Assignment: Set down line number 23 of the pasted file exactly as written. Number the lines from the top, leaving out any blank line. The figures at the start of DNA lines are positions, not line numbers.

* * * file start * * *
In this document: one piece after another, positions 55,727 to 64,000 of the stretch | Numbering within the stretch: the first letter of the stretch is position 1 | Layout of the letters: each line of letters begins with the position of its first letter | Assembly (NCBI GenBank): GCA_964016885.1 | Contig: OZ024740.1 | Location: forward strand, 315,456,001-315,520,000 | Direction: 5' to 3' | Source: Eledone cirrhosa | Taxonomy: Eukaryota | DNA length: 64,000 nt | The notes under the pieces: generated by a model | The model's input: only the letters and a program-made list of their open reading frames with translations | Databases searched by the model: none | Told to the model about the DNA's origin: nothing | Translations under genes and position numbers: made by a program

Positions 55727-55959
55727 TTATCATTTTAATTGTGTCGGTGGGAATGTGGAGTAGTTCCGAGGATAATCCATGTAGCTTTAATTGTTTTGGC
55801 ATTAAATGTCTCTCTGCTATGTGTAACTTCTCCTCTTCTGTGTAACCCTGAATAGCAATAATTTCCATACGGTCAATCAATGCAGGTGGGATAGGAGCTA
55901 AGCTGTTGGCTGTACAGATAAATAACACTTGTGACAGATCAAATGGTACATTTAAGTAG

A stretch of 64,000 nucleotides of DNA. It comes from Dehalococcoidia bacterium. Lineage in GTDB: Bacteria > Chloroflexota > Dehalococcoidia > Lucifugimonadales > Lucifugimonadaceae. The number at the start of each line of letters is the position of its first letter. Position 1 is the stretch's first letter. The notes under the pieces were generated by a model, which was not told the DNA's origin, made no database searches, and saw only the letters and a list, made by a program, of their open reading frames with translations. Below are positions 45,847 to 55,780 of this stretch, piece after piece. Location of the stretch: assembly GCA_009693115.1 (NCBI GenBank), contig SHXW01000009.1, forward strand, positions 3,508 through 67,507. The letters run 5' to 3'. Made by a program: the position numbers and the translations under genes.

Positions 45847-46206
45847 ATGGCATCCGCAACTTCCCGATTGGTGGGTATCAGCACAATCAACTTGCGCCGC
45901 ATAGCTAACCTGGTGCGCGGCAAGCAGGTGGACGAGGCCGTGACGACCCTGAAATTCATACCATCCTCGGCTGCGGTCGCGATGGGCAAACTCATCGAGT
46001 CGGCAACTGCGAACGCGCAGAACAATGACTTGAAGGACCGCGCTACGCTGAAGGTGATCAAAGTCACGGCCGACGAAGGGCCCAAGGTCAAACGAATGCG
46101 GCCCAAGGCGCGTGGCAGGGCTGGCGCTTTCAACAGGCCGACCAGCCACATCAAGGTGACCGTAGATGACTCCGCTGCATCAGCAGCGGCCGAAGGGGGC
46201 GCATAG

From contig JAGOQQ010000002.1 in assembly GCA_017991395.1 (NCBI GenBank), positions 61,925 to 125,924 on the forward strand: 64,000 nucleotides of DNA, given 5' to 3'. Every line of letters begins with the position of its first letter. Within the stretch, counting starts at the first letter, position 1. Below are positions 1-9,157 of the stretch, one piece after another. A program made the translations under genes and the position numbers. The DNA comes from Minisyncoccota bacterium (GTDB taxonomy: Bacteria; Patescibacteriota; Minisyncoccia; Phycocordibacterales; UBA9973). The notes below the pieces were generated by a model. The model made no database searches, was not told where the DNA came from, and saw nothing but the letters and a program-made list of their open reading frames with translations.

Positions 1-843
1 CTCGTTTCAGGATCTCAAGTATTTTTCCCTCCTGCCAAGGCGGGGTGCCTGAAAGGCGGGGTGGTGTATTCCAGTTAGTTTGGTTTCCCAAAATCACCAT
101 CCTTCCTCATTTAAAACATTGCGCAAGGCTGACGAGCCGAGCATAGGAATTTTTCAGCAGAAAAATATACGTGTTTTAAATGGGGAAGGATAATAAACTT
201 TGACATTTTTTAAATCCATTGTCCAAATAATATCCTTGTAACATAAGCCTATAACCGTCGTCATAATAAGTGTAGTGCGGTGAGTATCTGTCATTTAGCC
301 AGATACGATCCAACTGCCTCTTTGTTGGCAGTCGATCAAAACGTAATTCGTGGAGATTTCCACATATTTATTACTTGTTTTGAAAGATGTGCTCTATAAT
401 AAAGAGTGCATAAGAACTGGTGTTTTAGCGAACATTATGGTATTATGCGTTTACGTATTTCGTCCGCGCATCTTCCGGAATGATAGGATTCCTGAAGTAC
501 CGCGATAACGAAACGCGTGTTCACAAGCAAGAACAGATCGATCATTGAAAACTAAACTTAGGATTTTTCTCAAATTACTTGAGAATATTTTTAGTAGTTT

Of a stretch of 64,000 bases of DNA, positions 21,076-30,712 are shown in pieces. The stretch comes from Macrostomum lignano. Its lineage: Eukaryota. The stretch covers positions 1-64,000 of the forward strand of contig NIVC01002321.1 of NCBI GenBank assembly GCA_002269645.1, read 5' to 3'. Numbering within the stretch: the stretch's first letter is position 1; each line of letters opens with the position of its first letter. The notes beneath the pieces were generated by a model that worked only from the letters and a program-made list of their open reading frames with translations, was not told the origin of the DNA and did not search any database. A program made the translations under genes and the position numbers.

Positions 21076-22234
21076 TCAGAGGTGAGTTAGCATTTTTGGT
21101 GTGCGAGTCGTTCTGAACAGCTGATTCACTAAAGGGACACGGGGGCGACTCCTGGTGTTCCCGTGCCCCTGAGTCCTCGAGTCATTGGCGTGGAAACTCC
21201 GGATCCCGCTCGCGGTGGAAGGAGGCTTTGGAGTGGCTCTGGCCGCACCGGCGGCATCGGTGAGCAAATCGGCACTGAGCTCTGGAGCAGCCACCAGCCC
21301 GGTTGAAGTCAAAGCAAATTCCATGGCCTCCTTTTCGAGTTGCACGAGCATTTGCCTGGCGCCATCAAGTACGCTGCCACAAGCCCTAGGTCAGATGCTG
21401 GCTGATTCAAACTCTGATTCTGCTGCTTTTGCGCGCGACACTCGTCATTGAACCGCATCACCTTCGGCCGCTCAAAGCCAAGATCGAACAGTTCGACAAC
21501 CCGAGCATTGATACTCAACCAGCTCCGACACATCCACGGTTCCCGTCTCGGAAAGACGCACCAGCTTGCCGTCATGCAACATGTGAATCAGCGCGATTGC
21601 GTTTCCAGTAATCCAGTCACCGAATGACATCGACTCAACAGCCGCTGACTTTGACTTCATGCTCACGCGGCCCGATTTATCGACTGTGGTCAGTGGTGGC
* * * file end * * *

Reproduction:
21076 TCAGAGGTGAGTTAGCATTTTTGGT